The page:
Student Achievement in Florida’s Charter Schools: A Comparison with Achievement in Traditional Public Schools

Florida Department of Education
01 Mar, 2012

The ultimate proof of success for any charter school is the achievement of its students. The analysis of 2010-11 student achievement data demonstrates that charter schools offer parents and policy makers a viable option for improving education in the state.

The data contained in this report is derived from student performance on the Florida Comprehensive Achievement Test (FCAT), and is designed to allow a comparative analysis of the academic achievement of students attending charter schools versus students attending traditional public schools. The report contains data spanning eight years of FCAT results. Using data from the 2010-11 school year the report makes 168 comparisons covering three measurements: FCAT proficiency percentages, achievement gaps, and learning gains. Each of these measurement areas is further broken down to offer a more nuanced view of student achievement.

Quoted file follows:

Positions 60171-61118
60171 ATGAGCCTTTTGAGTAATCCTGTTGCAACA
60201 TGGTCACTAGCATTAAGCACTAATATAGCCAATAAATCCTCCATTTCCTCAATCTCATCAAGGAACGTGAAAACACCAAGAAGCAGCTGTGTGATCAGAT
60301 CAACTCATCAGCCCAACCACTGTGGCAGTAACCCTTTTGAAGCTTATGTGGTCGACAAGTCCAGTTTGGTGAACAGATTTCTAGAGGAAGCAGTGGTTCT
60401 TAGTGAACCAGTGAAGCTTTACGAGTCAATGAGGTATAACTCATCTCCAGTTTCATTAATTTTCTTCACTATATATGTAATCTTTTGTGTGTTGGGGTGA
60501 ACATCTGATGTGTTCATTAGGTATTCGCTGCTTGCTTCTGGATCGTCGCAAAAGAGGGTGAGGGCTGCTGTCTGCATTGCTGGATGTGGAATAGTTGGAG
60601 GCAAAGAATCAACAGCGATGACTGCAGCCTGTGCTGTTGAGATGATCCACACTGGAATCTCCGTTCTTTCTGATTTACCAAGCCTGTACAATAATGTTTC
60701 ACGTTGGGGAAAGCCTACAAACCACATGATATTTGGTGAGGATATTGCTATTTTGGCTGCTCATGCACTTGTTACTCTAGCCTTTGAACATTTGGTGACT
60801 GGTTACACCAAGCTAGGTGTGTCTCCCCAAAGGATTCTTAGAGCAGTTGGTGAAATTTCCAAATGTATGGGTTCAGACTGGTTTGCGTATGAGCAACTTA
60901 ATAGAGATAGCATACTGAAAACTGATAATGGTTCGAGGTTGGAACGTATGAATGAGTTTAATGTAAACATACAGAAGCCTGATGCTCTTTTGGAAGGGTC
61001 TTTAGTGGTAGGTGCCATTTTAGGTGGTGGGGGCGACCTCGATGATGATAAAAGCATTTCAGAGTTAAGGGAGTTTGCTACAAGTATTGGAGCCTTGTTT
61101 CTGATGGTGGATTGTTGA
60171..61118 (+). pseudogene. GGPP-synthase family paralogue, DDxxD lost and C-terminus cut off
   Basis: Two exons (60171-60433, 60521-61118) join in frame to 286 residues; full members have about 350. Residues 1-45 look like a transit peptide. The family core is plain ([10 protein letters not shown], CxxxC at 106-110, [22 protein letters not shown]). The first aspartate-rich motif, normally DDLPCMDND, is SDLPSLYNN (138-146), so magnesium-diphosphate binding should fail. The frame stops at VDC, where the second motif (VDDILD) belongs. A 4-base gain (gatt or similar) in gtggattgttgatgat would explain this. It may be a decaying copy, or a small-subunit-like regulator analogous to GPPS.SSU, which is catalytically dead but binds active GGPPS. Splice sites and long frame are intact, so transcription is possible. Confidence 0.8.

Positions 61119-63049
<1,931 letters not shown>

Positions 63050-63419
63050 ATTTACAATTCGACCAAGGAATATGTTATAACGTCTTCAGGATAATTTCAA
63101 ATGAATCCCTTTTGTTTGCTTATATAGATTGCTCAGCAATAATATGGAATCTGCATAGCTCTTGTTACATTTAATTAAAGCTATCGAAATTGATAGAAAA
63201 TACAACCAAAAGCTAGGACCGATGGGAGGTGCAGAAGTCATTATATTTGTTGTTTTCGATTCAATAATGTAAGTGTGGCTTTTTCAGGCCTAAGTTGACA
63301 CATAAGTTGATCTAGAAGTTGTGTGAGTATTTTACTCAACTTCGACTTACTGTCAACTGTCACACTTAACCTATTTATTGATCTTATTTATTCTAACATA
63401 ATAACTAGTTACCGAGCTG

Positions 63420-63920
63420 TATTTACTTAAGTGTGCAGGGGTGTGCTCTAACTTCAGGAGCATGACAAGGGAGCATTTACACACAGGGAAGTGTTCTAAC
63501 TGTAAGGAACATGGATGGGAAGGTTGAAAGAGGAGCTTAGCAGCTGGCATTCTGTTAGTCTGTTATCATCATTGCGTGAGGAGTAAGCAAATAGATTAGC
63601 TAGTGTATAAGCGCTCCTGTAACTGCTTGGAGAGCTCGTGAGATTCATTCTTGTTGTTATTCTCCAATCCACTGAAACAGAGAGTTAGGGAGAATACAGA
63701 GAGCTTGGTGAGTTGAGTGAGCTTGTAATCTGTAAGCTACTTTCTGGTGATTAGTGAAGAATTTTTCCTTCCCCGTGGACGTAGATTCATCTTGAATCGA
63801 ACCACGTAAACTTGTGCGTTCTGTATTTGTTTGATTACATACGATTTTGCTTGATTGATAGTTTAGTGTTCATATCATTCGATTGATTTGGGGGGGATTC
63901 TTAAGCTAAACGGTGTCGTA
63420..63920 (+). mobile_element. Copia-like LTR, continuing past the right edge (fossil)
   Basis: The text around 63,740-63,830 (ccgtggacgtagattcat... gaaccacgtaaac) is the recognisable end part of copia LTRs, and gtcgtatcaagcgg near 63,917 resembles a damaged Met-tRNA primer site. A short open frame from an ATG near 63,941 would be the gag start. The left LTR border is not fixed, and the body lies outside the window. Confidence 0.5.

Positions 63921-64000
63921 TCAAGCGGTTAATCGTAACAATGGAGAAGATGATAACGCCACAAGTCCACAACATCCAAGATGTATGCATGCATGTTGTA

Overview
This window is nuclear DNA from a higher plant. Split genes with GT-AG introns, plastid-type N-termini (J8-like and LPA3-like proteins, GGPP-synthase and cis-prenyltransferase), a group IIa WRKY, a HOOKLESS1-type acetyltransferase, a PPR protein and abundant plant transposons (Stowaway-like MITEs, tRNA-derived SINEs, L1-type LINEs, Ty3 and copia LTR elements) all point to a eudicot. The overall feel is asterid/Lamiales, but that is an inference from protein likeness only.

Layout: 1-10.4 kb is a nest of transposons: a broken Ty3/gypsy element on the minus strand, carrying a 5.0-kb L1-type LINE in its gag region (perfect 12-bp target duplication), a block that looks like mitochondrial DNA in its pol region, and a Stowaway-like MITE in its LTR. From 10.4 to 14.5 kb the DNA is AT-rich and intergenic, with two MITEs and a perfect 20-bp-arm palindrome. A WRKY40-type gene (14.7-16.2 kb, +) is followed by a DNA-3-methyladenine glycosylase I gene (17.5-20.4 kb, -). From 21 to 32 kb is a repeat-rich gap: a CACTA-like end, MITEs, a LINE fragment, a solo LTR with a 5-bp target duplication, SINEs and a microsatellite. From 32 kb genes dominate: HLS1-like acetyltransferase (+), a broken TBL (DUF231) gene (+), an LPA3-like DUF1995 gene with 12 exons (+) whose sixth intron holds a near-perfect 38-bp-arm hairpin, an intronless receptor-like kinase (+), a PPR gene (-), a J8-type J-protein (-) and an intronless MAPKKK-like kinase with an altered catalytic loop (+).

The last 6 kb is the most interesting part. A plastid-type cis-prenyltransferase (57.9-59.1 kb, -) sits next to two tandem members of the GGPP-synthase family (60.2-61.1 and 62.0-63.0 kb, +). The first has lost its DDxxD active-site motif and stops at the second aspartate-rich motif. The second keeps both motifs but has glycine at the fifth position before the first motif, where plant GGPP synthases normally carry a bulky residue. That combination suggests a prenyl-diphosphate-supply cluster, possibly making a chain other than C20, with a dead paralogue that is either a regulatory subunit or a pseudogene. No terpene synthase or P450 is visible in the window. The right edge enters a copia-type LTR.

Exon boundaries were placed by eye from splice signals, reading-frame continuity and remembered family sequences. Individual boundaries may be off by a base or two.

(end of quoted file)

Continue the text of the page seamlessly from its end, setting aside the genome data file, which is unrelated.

The FCAT proficiency percentages are used to measure both overall rates of proficiency by grade groupings, and comparisons of subgroup performance. This section of the report contains 54 separate comparisons of student achievement. Charter school students outperformed traditional public school students in 50 of the 54 comparisons, with one tie.

The achievement gap section of the report contains both longitudinal and current data that are used to analyze the gap between white students and African American students and white students and Hispanic students, in reading, math, and science. This section of the report includes 18 separate comparisons of current achievement gaps. The achievement gap was lower for charter school students in 16 of the 18 comparisons.

The learning gains section of the report includes 96 comparisons. The report compares the percentage of students in charter schools making learning gains against the percentage of students in traditional public schools making learning gains, by subject, grade level, and subgroup. The percentage of students making learning gains was higher in charter schools in 79 of the 96 comparisons. The percentage of students making learning gains was higher in traditional public schools in 7 of the 96 comparisons. There was no difference in the percentage of students making learning gains in 10 of the 96 comparisons.